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Tuesday 22 October 2019

Miller: Not just man ray's muse

LEE MILLER IN ADOLF HITLER'S BATHTUB MUNICH 1945 PICTURE BY FELLOW LIFE PHOTOGRAPHER DAVID E. SHERMAN
LEE MILLER IN ADOLF HITLER'S BATHTUB MUNICH 1945 PICTURE BY FELLOW LIFE PHOTOGRAPHER DAVID E. SHERMAN
Man Ray's real name was Emmanuel Radnitzky, and he was born into a Jewish immigrant family in Brooklyn.

Julia Molony

Model Lee Miller tracked photographer and artist Man Ray down in Paris, writes Julia Molony, and started a four-year professional and personal relationship that left him suicidal and launched her on a glittering career

Liz Taylor and Richard Burton may have set the blueprint for combustive creative romances. But long before them, blazing a trail for true bohemia in the early 20th century, came modernist photographers Man Ray and Lee Miller. As artist and model, they created some of the most iconic images of their time. As lovers, they plunged into an emotional maelstrom, defined by passion, jealousy and professional competitiveness. When the relationship ended, as ardour of such intensity inevitably does, Ray was left suicidal, closed off from the world, the degree of his obsession with his lost love expressed via an outpouring of creative activity, in which the spurned Ray hacked up his photographs of Miller, creating artworks from her dismembered image.

Liz Taylor and Richard Burton may have set the blueprint for combustive creative romances. But long before them, blazing a trail for true bohemia in the early 20th century, came modernist photographers Man Ray and Lee Miller. As artist and model, they created some of the most iconic images of their time. As lovers, they plunged into an emotional maelstrom, defined by passion, jealousy and professional competitiveness. When the relationship ended, as ardour of such intensity inevitably does, Ray was left suicidal, closed off from the world, the degree of his obsession with his lost love expressed via an outpouring of creative activity, in which the spurned Ray hacked up his photographs of Miller, creating artworks from her dismembered image.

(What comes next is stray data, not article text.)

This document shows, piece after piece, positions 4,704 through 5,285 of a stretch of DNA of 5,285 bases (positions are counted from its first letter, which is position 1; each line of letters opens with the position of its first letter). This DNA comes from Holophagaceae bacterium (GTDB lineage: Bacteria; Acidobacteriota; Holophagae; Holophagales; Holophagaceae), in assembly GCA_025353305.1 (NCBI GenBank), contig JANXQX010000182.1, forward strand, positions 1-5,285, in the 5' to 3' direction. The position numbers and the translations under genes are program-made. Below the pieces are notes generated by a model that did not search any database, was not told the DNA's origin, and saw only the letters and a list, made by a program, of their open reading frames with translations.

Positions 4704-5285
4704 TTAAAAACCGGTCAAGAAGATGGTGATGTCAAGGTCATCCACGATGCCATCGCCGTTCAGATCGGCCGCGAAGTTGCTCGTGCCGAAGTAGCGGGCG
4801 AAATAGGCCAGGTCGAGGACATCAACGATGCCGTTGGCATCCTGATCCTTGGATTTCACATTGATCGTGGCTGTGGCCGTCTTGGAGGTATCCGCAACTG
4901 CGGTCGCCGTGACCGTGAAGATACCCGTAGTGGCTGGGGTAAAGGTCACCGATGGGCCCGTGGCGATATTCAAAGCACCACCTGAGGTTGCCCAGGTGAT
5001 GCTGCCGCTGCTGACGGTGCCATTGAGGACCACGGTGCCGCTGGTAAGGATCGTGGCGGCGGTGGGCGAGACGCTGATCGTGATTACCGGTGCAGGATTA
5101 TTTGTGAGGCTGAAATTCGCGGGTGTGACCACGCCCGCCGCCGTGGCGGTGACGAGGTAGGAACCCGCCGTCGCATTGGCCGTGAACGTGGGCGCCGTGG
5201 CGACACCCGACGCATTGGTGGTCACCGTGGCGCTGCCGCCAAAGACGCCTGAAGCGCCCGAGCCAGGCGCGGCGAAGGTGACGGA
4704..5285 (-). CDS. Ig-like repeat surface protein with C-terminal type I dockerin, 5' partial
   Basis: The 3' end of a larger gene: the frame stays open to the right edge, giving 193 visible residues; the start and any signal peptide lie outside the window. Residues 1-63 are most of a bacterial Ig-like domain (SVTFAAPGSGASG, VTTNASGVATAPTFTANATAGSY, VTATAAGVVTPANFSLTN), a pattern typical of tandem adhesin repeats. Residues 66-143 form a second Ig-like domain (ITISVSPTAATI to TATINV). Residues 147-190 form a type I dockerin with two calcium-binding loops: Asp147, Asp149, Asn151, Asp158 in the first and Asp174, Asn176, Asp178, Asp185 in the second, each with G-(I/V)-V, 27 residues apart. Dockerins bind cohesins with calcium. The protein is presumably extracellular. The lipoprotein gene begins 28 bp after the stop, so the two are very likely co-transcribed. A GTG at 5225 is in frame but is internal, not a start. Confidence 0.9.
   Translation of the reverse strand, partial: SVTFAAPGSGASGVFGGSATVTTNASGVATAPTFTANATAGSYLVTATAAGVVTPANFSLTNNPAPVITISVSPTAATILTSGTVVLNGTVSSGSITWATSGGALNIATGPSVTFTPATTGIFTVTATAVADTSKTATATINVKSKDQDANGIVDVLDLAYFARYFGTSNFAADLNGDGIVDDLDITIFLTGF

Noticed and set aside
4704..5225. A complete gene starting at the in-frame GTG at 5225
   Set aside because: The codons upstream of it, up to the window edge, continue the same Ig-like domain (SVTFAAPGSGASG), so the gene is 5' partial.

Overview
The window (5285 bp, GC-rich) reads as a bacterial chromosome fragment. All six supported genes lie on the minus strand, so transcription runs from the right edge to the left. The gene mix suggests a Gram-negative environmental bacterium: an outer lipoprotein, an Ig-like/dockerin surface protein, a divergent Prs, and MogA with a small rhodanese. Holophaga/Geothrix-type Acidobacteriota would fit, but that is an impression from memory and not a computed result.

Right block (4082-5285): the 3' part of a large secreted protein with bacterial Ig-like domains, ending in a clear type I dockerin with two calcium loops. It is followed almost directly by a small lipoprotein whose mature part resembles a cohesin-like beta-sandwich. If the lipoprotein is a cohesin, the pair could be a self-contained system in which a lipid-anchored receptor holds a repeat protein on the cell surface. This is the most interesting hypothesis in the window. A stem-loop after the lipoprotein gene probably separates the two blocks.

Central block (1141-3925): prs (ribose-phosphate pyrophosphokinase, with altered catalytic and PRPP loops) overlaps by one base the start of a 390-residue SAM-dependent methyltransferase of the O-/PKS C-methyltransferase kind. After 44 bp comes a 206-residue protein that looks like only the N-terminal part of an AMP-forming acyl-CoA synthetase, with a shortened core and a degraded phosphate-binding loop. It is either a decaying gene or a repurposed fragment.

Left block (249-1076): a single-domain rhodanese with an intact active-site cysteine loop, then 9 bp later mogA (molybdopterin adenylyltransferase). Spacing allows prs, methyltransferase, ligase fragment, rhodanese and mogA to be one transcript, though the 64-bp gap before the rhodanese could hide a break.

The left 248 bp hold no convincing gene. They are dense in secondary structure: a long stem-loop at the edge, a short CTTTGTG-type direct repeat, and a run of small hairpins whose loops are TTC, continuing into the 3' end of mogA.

The pair met in Paris in 1929. Montparnasse was, at that time, the centre of the creative world. Artists, writers and musicians converged there, the beating heart of modernist bohemia. It was a milieu defined by hedonism, rebellion and unapologetic sexual candour, fuelled by the energy of innovation and, no doubt, litres of vin rouge.

Into this world stepped Lee Miller, American beauty and former Vogue model, and in a moment, the life and art of the surrealist photographer, Man Ray, was changed for ever.

Because of her influence over his work, Miller is remembered most commonly as Man Ray's muse, her own creative output and often groundbreaking work marginalised by comparison to the achievements of the man who adored her.

This was the fate of so many creative female minds of the last century, and Miller was no exception. The power of her beauty, and its importance to the artist who adored her, overshadowed her own art.

Indeed, Man Ray was not alone in his devotion. Famously, when Miller stepped on to the Comte de Grasse, her boat to Europe, in 1929, she was pursued by two suitors. The first waved her off in the early hours from the shore as the ship pulled off into the Atlantic, but he was outdone by his rival, who followed the boat in a twin-engine plane, releasing into her wake a trail of roses.

Miller had already conquered New York. She'd started her career as an exotic dancer and lingerie model, and had landed her big break after being discovered by Conde Nast himself after he saved her from a collision with a passing taxi. Pulling her out of harm's way, he caught sight of her sculptured features, her close cropped hair and her figure, later described as that of a Greek goddess and promptly put her on the cover of Vogue.